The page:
Coriander is thought to be one of the first herbs to be used by mankind, perhaps as far back as 5000 BC. It has been cultivated as a medicinal and culinary herb for at least 3,000 years and is mentioned in Sanskrit texts, on Egyptian papyri and in "Arabian Nights" tales. Native to southern Europe, North Africa and the Middle East, coriander was brought to northern Europe by the Romans. They used it combined with cumin and vinegar as a preservative, which they rubbed into meat. Although one of the first herbs cultivated by early settlers in the mid-1600s, its increased use and popularity is reasonably recent in American kitchens, brought on by the popularity of the more exotic Middle East, Chinese and Mexican cuisines.
Coriander (Coriandrum sativum) is annually grown for its aromatic seeds. All parts of the plant are edible, but the dried seeds (coriander) and the fresh leaves (cilantro) are the most commonly used in cooking. All coriander parts have a pungent aroma that is considered by some to be an unpleasant one. For this reason, it is not the best of plants to grow in a confined space or indoors, but it does deserve a place in the garden for the seeds. The seeds are almost completely round, small and beige, with a light brown ribbed spherical seed case. Once ripened, the seeds have a strong, sweet taste. The seeds are described as having a lemony citrus flavor when crushed or additionally as warm, nutty, spicy or orange-flavored - take your pick.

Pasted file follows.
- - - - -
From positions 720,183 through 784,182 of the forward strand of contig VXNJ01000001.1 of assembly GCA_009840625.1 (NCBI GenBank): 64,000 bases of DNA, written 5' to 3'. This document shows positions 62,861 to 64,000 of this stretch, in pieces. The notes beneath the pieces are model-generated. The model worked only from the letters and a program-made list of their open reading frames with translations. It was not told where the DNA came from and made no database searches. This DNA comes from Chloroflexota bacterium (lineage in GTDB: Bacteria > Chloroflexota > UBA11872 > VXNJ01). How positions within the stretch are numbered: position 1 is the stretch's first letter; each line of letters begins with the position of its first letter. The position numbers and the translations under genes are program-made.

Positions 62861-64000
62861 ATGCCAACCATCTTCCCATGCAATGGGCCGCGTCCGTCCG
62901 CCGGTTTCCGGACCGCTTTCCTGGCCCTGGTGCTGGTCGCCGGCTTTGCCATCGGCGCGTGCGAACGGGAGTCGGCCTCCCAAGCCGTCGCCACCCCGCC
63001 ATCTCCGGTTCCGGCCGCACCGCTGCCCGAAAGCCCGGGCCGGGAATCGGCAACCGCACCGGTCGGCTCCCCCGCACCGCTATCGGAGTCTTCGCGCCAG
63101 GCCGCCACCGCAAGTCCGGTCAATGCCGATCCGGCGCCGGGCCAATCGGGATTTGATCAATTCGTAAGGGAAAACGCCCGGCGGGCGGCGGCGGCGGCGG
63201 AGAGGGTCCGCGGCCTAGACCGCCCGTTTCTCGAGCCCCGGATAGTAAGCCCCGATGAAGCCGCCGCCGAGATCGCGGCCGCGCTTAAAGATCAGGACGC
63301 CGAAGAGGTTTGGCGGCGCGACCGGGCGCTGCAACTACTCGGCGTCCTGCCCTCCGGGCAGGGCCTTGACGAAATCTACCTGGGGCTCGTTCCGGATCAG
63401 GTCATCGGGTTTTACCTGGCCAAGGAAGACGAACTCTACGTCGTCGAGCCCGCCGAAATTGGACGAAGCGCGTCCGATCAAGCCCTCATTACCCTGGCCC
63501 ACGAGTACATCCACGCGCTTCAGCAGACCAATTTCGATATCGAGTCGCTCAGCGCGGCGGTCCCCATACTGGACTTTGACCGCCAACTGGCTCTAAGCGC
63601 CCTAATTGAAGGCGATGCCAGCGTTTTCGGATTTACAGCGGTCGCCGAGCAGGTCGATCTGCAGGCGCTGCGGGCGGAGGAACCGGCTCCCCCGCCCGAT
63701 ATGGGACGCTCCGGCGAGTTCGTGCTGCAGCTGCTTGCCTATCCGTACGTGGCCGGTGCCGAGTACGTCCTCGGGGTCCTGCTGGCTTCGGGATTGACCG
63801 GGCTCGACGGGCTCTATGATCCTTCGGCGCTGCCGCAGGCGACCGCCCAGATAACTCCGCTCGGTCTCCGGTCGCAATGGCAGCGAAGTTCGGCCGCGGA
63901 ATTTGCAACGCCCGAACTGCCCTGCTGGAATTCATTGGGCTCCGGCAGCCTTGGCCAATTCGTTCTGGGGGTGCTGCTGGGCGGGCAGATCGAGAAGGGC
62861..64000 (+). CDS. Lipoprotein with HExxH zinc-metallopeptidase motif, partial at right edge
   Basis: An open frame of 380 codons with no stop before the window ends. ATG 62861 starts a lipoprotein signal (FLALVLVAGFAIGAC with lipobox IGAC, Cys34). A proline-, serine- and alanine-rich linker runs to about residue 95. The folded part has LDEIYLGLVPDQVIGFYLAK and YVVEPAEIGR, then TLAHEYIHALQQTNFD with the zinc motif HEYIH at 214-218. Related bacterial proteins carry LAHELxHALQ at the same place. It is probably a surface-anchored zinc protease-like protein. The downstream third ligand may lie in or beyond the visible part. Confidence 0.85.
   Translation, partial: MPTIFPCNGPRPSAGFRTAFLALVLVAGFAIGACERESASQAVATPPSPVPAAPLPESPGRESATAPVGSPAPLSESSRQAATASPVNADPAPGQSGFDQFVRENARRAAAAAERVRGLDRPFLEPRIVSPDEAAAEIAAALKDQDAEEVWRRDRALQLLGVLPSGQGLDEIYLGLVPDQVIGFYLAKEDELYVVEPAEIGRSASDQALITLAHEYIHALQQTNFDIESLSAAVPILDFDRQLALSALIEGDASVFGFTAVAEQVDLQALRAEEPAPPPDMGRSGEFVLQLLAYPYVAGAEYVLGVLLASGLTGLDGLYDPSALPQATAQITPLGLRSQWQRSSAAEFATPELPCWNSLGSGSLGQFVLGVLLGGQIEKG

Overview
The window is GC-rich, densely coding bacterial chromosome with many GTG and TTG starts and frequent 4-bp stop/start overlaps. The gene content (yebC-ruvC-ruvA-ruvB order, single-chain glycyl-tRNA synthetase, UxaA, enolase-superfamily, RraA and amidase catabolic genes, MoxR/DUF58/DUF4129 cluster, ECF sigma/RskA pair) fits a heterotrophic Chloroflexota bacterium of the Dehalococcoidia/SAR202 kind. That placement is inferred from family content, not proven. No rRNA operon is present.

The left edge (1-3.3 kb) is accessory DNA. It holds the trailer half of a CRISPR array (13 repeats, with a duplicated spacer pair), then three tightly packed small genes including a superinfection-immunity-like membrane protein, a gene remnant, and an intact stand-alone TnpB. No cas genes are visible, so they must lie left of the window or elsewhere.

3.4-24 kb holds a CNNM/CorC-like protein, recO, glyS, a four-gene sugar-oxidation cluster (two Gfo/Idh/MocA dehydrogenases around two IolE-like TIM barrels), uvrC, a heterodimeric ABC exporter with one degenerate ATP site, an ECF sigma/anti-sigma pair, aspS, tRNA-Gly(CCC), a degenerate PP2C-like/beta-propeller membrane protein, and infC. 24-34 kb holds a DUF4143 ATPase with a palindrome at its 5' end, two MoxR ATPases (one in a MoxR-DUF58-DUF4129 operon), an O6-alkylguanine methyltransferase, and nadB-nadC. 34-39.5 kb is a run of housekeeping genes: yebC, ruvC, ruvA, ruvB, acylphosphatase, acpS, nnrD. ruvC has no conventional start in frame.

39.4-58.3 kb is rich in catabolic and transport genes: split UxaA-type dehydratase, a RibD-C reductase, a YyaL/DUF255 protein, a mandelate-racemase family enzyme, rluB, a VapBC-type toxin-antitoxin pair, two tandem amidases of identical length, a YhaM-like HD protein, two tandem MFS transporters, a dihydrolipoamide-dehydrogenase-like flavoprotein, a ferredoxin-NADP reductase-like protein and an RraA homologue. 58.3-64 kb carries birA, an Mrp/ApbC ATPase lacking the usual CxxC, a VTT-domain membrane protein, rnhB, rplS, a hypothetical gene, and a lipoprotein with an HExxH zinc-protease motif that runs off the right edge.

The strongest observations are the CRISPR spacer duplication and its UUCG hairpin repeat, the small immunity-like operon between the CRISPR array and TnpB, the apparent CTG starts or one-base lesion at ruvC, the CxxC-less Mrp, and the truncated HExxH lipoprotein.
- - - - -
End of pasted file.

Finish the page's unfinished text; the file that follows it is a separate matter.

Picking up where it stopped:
Grow coriander for seeds in a light, rich soil in full sun. In early spring, sow the seed (away from fennel but beside dill) where it is to flower. The plants can be thinned to 4 to 6 inches apart (the long roots make it difficult to transplant) and will grow from 1 to 3 feet high. Tiny, white flowers are borne in small umbels in late summer and, if left unpicked, will form the seeds. Coriander needs as long a growing season as possible to make sure the seeds will ripen (from green to brown) so you may have to protect the plant some at night. In late summer when seeds have turned a light grayish brown, cut down the plants and leave them in a dry, airy place for two to three days. When completely dried, shake out the seeds and store (not too long for optimal flavor) in an air-tight container away from sunlight or heat. Ground coriander seeds quickly lose their flavor when stored so are best ground as needed.
Commercially grown coriander seeds, the best coming from Egypt and North Africa, are an essential ingredient in curry powder and other spice mixtures. Cooks add it to flavor soups, sauces and vegetable dishes - even marmalade, ginger bread and apple pie. The beloved Christmas sugarplums originally were sugar-coated coriander that when bit started sweet followed by a quick burst of spicy flavor. Today, it is extensively used to mask the unpleasant taste of some medicines and if it hadn't previously won you over, give it another try.
Jane McLeod is a Master Gardener through the Colorado State University Cooperative Extension office in Routt County. Questions? Call 879-0825 or email: firstname.lastname@example.org